Hills of Silver: The Yukon’s Mighty Keno Hill Mine
November 4, 2013
Review By Logan Hovis
Aaro Aho’s book serves several masters. First and foremost, it is the song of Keno Hill and those who prospected, worked, and lived the life of the rich silver-lead mines. Silver ore was first discovered in 1906, and high-grade production began shortly thereafter. The first mill was constructed in 1925. With the exception of a few years during the Second World War, mining continued on a succession of small, rich veins on Keno, Galena, and Sourdough hills until 1989. Small, rich veins scattered throughout the area meant there was a series of smaller mines – the Number Nine, the Elsa, the Ladue, and the Sadie, to name a few – working the area over time rather than one large mine operating for an extended period of time.
Like many remembrances of the north, Hills of Silver is populated with characters that at first glance are the core of the book. Told over tea or overproof rum, the stories ring true, as anyone who has spent time in remoter communities can attest. Human foibles and strengths take on a greater meaning when there are fewer people about to dilute the behaviour. The drunken undertaker, the Mountie who used his fists, and the taciturn mine manager who grubstaked so many prospectors to everyone’s benefit are almost stock characters in tales of the mining camps. Some of the stories – consider a man who sat beside the road repeatedly trying to commit suicide as others walked by – underscore the geographical and human isolation of the region. Nonetheless, these tales told time and time again give personal meaning and a human face to what might otherwise be a depressing procession of events in a long winter’s night.
Mining in the Yukon did not end with the gold rushes; industrial placer mining and the development of lode mines turned the short-lived, popular phenomenon of the turn of the last century into a sustained undertaking that continues to this day. Silver from Keno Hill was one story among many. Others of note include gold and silver at Carcross, copper outside Whitehorse, lead and zinc in the Anvil Range and at Faro, as well as the ongoing placer mining operations. It is worth noting that Dr. Aho played a singular role in the discovery and development of the Anvil Mine in the 1950s. The Keno Hill narrative provides a detailed, if idiosyncratic, look at the problems of finding and financing mines, making them work, and moving the ore to market. Steamboats on the Stewart River play as important a role as do prospectors searching for another vein. Road construction and the opening of a government liquor store play roles equal to external finance and the fluctuating price of silver in the development of the district.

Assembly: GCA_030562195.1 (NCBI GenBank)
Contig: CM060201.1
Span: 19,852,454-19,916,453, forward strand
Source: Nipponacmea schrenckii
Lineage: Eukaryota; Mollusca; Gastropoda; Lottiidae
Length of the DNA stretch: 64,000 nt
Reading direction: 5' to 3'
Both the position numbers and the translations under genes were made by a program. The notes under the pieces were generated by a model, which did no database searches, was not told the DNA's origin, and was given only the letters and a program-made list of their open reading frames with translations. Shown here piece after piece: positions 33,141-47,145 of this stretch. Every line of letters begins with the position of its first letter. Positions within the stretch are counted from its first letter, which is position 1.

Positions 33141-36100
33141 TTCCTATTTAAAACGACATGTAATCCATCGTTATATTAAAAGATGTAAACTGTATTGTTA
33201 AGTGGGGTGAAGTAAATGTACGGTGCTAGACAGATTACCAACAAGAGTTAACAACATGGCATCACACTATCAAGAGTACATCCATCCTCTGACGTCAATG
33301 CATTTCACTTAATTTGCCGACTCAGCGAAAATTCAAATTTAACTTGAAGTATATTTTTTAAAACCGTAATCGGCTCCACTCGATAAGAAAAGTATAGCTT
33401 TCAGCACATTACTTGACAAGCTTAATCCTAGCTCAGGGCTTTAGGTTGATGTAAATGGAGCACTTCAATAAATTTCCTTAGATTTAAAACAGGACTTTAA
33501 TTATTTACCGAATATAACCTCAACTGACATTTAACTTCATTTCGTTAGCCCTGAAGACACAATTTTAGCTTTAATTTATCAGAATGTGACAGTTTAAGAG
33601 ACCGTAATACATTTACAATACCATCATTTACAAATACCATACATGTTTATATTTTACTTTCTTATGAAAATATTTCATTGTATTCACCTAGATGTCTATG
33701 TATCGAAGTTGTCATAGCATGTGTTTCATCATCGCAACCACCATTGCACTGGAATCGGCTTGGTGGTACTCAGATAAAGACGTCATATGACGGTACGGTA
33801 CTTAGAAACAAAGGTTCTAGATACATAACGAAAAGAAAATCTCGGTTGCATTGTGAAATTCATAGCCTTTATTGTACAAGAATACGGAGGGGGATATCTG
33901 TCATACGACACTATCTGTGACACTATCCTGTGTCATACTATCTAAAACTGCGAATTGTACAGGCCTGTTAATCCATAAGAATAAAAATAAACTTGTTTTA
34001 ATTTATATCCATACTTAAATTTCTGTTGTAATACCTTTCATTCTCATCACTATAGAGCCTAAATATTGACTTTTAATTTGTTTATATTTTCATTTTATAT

While there is little direct discussion of the technology of mining, anyone paying attention to the narrative will discover an interesting case study in the persistence of rude prospecting and exploration techniques in the district. In much of the area, bedrock was hard to find and the frozen overburden was deep. Early in the century, the only way to discern the value of a claim was to examine the rock directly. In shallow ground, trenches sufficed. To test deeper ground, someone has to sink a shaft or drive a tunnel through the permafrost. Boilers, steam points, hand winches, and sore muscles were the order of the day. Fifty years later, while much of the mining world was relying on geochemistry, geophysics, and diamond dril ling to conduct mineral exploration, claimants around Keno Hill were still fashioning boilers from old fuel drums and sinking shafts by hand. Efforts to introduce more sophisticated methods into the area, even in the late 1950s, were haphazard and usually less than rewarding. It was not until the 1960s that drilling methods were devised to successfully and, just as important, cheaply probe the subsurface.
Taken as a whole, Hills of Silver serves its various masters well. The residents of Keno Hill can continue to share their stories with each other and with their visitors. While many of the characters can be found in any mining camp saga, they need to be encountered somewhere if one is to have a fuller understanding of the day-to-day life of what is all too often presented as a romance. Anyone digging deeper into the stories can find the common threads that bind one camp to another and that make them all part of the larger world. Technically, exploration in the area had to overcome special problems associated with the deep, frozen ground. Once mastered, the techniques persisted long after other methods became available. Hills of Silver can be an amusing and informative read. How that happens depends on what the reader brings to the book.